Jason Mercier of the Washington Policy Center compares Gov. Jay Inslee’s actions to others
Washington Policy Center
Governor Inslee has repeatedly made it clear that he believes his spending priorities exceed any need to provide tax relief to help families deal with the impact of record inflation. On the same day Inslee declined President Biden’s call for states to provide some type of tax relief, the Democratic Governor of Minnesota was instead begging his legislature to act. As reported by the Minnesota Reformer:
“Gov. Tim Walz called on Republicans to return to the Capitol to sign off on sending $1,000 checks to Minnesotans as the rising price of gas, food and everything else eats away at people’s paychecks.
‘It is absolutely unconscionable not to do this,’ Walz said during a Wednesday news conference.
The state is sitting on about a $7 billion budget surplus. Under Walz’s proposal, the state would rebate about $4 billion of the budget surplus to taxpayers . . .
Walz said he was recently on a call with Ben Bernanke, chair of the Federal Reserve under Presidents George W. Bush and Barack Obama, who told a group of governors that they should return surplus dollars to taxpayers if they have them.”
Meanwhile in Washington, the Everett Herald reported this contrast:
“President Joe Biden on Wednesday urged Congress to suspend collection of federal taxes on gas and diesel for three months.
And he called on state leaders to do the same, or something similar, to further help drivers cope with soaring pump prices . . .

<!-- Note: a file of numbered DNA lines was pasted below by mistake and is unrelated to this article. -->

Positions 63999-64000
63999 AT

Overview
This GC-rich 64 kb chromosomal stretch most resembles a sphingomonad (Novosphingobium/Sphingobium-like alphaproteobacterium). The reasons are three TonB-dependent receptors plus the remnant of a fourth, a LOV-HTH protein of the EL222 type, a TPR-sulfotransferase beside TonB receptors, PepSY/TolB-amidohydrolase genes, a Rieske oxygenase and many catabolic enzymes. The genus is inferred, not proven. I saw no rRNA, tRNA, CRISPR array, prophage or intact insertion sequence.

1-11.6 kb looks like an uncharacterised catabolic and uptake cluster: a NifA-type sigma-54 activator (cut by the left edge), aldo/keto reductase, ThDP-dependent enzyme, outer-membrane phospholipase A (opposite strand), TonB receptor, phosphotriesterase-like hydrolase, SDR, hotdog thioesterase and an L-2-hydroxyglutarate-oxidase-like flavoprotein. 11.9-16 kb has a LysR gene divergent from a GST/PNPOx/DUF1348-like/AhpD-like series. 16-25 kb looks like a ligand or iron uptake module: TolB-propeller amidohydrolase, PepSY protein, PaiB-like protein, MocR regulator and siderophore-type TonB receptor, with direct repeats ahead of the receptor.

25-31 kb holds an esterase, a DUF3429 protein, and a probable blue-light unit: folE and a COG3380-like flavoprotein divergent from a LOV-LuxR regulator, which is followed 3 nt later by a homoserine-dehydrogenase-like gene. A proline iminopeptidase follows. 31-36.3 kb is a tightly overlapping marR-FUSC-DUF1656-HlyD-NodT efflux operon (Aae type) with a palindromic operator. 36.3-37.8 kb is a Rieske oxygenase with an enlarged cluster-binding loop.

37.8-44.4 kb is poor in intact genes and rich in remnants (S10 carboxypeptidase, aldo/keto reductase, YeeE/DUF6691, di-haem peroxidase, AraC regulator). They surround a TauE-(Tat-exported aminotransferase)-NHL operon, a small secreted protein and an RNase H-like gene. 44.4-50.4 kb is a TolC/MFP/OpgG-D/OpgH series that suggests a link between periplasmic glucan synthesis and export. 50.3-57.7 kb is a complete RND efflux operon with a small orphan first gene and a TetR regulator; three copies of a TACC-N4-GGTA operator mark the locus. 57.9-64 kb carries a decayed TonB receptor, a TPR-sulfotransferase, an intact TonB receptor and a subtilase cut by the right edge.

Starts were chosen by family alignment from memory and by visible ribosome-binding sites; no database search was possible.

Not going to happen in Washington, where the tax on gas and diesel is 49 cents a gallon.
Gov. Jay Inslee is steadfastly opposed.
‘Pausing the gas tax provides yet another opportunity for oil companies to pocket more profit while significantly hindering our ability to put people to work fixing and building roads and bridges,’ said Jaime Smith, Inslee’s executive director of communications . . .
The president called on states to enact some form of temporary, across-the-board tax relief as a new revenue forecast was released by Washington’s chief economist predicting tax collections by the state will be $1.46 billion higher than the February forecast.”
Although Governor Inslee says he doesn’t support President Biden’s call for gas tax relief because he believes it would just benefit oil companies, there are other options to help Washingtonians deal with record inflation such as reducing the state’s sales or property tax. Yesterday’s $1.5 billion increase in the state revenue forecast provides yet another opportunity for Washington officials to do just this and finally prioritize tax relief.
As noted by Minnesota’s Democratic Governor, it is “absolutely unconscionable” not to provide tax relief to help families deal with crushing inflation, especially when government officials are sitting on even more taxpayer money than was expected when adopting the budget.
Jason Mercier is the director of the Center for Government Reform at the Washington Policy Center.
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